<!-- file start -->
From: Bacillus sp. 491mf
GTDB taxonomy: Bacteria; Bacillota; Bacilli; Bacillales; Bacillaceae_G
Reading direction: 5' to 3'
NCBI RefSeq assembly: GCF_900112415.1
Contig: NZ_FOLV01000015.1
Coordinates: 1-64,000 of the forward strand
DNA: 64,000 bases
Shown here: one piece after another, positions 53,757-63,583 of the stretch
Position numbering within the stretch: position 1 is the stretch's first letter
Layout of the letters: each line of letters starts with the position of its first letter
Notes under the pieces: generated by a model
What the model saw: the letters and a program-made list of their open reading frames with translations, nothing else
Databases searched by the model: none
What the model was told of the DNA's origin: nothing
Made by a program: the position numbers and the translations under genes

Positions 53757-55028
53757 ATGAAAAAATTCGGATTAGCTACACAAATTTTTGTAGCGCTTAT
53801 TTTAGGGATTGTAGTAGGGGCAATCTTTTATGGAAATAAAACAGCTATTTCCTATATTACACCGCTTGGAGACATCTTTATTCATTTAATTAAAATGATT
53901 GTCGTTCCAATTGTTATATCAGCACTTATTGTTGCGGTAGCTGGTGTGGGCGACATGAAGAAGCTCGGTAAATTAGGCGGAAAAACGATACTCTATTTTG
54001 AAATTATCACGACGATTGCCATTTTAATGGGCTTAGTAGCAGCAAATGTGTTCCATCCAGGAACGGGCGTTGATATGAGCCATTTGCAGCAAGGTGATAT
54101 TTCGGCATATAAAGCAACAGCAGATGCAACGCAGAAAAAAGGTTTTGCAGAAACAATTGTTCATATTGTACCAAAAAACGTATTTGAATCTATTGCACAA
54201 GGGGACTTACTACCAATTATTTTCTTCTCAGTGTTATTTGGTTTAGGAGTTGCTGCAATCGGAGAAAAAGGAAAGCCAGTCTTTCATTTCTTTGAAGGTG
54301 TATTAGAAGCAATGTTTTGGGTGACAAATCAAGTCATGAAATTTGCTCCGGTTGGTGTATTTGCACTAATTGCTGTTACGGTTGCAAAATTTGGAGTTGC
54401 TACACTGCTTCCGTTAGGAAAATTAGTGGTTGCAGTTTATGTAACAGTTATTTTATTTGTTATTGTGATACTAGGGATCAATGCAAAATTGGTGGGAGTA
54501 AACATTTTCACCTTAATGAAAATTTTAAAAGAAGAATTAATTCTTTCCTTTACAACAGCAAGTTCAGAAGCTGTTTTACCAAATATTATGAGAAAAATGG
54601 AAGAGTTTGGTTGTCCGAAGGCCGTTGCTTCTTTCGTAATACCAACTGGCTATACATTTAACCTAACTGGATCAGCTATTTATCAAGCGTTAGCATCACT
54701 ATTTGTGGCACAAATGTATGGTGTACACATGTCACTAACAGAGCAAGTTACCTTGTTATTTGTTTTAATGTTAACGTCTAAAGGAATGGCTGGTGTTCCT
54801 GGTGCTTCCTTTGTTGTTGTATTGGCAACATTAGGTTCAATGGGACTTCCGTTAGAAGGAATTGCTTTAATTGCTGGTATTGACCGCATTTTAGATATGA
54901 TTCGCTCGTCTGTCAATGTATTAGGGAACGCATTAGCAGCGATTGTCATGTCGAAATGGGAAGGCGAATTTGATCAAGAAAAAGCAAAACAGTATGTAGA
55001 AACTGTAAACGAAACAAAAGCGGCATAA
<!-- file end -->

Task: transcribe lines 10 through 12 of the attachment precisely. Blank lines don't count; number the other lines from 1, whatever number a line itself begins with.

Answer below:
Layout of the letters: each line of letters starts with the position of its first letter
Notes under the pieces: generated by a model
What the model saw: the letters and a program-made list of their open reading frames with translations, nothing else